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Getting back in control when you are out of control.

Can you think of anything more challenging than an out of control outburst that ends in a person hurting themselves or others? Aggressive behavior is frightening, unpredictable, exhausting and debilitating, yet many families who have children with Autism Spectrum Disorder (ASD) have to deal with aggression on a daily basis. Families often turn to me to break the patterns of agitation and aggression. They come in the hopes of restoring balance and functioning to their child with Autism and to improve the well-being of their family unit as a whole. Below are some considerations and practical strategies that can help a person who is out of control get in control.

10 Considerations and Tips to Combat Aggression:

  1. Are you fully aware of what may be upsetting the person? Tip: Journal or keep a log of what happened before, during and after the meltdown. Knowing the triggers can help prevent outbursts in the future. Often there are key deficits (such as inflexibility and lack of perspective taking) that trigger aggression. Knowing what happens after can be helpful in determining what may be reinforcing the aggression/meltdown.

  2. Is the aggression a new thing? Or is there a history of aggression? Look at recent changes in the home, school and community to understand any changes that may be causing the person to behave out of control. Tip: Increase the person’s structure and reduce expectations.

  3. Are there any possible health issues? Aggression can be a result of an illness, dental pain, stomach pain, sleep difficulties or constipation. Hormonal changes in adolescents can also increase aggression. Autism speaks states ( that people with ASD are 3.5xs more likely to suffer from colitis or chronic diarrhea. They are 2.2xs more likely to have chronic headaches and 1.8x more likely to have Asthma. They are 1.6x more likely to have food allergies. Tip: When appropriate, ask daily wellness questions to determine if the person is feeling ok. If health issues cannot be communicated and you think they may be unwell, have them point to the area of discomfort. Watch for non-verbal signs, such as the person bending over in pain, restlessness, holding their stomach, bloating, putting fingers in their mouth, or holding their heads. If you are still unsure, consult a medical professional.

  4. How is the person with Autism Spectrum Disorder doing in school? Are they functioning well, with appropriate supports? Do they complete homework at a reasonable time or with increase behaviors? Tip:Maintain regular contact with the IEP team to ensure the person is functioning appropriately and meeting goals. Problem solving issues on a regular basis will help to reduce the likelihood of major issues occurring.

  5. Is the physical well-being of the person or others at stake? When aggression occurs, safety needs to be the first priority. Stand back from the person being aggressive. Tip: Stand behind a piece of furniture where you are less likely to get hurt. Place your foot up at an angle, so in the event of a person kicking you, they are more likely to kick the base your foot. Do not lean your body towards them, you can get seriously hurt. Have a safety plan and make use of behavioral support staff when possible. Have direct access to a phone and Call 911 if the person or you are in physical danger.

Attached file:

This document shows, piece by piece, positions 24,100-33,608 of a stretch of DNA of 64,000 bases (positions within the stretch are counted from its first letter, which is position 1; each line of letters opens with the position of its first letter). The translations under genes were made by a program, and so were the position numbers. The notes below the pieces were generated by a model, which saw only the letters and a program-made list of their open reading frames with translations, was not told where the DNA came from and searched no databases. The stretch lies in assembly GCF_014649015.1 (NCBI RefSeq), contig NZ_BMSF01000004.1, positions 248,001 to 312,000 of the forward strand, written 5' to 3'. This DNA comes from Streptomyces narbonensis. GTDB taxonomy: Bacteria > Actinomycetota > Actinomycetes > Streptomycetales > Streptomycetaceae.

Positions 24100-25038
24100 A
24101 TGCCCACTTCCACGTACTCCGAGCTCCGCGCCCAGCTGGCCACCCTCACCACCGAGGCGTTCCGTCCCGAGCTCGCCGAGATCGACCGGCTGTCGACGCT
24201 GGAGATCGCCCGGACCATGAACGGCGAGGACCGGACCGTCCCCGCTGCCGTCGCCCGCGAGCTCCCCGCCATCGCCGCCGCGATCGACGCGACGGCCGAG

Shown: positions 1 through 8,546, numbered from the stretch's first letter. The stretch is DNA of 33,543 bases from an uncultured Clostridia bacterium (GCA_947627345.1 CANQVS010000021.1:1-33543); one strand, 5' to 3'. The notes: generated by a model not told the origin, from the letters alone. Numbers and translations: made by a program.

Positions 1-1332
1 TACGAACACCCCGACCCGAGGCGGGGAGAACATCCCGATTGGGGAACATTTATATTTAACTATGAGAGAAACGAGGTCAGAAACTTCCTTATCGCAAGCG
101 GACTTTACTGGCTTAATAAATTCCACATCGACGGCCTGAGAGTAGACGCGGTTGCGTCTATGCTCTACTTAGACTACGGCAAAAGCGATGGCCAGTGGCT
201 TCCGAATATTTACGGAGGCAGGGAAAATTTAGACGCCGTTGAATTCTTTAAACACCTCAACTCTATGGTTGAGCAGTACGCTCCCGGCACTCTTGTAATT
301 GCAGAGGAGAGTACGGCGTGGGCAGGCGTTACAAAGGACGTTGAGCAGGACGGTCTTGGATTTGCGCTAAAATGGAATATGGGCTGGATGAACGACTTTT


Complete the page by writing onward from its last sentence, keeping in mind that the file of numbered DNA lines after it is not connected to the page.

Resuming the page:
6. Does the person have access to dangerous items? Tip:Remove and lock away any potentially dangerous items from reach this may include knives, medications and even video game cables. Put away any items that can be throw to injure someone. Place padding on corner tables and try and buy furniture with rounded edges. If warranted, keep glass furniture to a minimum. These steps can reduce the opportunity for harm, especially in times of aggression where the person may behave impulsively and use items in frustration.

  7. Are there doorways that can hazardous? Tip: Have wooden bedroom doors, rather than glass bedroom doors. This is safer if the person with Autism slams the door or hits the door. Use doorstoppers, they can preserve your doors!

  8. Does the person seem distressed and worsen when you talk to them? Tip: Do not talk when a person is having a meltdown. Do not maintain eye contact with them when they are agitated. This is a time to be quiet and non confrontational to help the person regulate their environment. Give the person with Autism Spectrum Disorder time to calm down.

  9. Does the person have a safe place designated to calm them? Tip: Create a comfortable and safe space in their bedroom, or in an enclosed backyard where they can go to relax. Increase physical exercise; teach relaxation exercises, visualization techniques and thought stopping skills (Cognitive Behavioral Technique). These strategies should be taught and practiced when a person is calm and able to learn.

  10. Are there others that may be impacted by aggressive behaviors? Tip: Consider informing neighbors that your child has Autism and at times becomes aggressive. Give neighbors an Autism card that briefly explains the diagnosis. This can help reduce any misunderstandings regarding your child’s behavior. When appropriate, inform them that they may hear shouting, screaming, slamming doors and items being thrown.

If the aggression is ongoing and seems unmanageable seek support of a professional that specializes in ASD. Ensure that the professional can assess the needs of the family and is familiar with techniques that are specific to your family and can be used to reduce aggressive behavior.

Nicky Palmer, M.S LMFT is director of ASD Consultancy. An agency that specializes in helping people with Autism and their families lead happy, fulfilling lives. She can be contacted at: 562-298-0603

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